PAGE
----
‘X Ray Audio’ – Paul Heartfield
April 2015 – Present, A.Bliss EC1 gallery wall, consultation area.
The term X-Ray usually connotes an element of the medical, it causes us to think of broken bones, our insides and what our interiors do without our knowledge. Most don’t make the link between X-Rays and music but Paul Heartfield has. His project X-Ray Audio shows the remarkable efforts of those who sought to listen to western jazz and rock and roll in Soviet Russia between 1946 and 1964. Armed with a copy of the smuggled original these bootleggers raided the local hospitals to find discarded X-Ray prints with which they could then secretly duplicate and distribute to be played in secrecy on peoples gramophones, risking imprisonment.
The project takes its form in nine limited edition archival c-types. They are circular reproductions of the record complete with the needles, grooves and personal annotations of those who once cherished them. The monotone ghosts images over the record show an abstract selection of half noticeable body parts. each piece forms two types of recording processes, the scientific; accentuated by looking through the circular glass on top as if a magnifying lens, and the sound recording. Dry mounted onto two millimetre aluminium gives a similar rigidity and width to that of a vinyl record giving the feel that you could pluck the work off the wall and play it.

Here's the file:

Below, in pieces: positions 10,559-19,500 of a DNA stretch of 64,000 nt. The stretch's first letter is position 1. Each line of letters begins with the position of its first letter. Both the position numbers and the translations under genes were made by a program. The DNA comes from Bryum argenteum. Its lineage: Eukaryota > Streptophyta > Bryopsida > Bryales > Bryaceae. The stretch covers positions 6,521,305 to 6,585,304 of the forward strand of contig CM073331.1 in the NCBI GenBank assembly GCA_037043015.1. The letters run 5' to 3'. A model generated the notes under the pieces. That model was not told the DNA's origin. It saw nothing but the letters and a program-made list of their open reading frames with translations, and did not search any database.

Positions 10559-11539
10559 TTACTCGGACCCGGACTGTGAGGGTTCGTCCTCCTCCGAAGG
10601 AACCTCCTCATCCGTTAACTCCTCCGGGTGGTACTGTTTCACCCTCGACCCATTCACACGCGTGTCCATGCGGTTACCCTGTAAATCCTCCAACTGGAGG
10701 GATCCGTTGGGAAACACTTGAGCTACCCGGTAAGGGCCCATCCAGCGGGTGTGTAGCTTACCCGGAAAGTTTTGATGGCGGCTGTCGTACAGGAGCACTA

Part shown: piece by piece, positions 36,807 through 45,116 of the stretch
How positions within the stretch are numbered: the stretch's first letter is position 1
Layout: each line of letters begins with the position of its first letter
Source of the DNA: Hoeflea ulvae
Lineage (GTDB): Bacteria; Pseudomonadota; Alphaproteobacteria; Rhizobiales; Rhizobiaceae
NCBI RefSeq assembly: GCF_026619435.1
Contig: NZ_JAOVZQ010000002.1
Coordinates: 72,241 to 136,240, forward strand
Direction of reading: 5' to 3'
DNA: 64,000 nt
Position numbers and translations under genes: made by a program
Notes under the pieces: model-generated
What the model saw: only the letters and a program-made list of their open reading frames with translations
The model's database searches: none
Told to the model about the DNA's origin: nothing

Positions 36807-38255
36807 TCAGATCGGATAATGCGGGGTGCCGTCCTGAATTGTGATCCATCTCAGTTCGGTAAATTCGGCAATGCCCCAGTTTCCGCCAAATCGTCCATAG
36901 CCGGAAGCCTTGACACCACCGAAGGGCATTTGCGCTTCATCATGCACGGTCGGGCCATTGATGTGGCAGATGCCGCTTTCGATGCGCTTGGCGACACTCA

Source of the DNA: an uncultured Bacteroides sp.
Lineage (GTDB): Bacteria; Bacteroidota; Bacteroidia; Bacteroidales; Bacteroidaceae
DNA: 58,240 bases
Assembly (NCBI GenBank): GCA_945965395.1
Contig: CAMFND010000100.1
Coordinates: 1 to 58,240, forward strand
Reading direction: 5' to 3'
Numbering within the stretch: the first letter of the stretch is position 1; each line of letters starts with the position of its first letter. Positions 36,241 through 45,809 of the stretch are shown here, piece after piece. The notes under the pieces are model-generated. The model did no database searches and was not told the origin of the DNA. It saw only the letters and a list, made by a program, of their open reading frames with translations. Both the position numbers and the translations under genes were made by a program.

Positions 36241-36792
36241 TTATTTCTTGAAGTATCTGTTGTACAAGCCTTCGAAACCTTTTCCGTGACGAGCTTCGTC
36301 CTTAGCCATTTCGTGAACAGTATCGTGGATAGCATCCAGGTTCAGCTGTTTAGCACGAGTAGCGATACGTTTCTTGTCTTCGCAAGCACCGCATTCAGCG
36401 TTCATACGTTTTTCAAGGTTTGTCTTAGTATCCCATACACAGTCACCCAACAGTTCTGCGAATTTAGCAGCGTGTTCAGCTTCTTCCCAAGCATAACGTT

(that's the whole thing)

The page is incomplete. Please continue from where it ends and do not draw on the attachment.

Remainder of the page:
The project tells a story few of us know of and gives a incredible insight into censorship, creative ingenuity and the human form.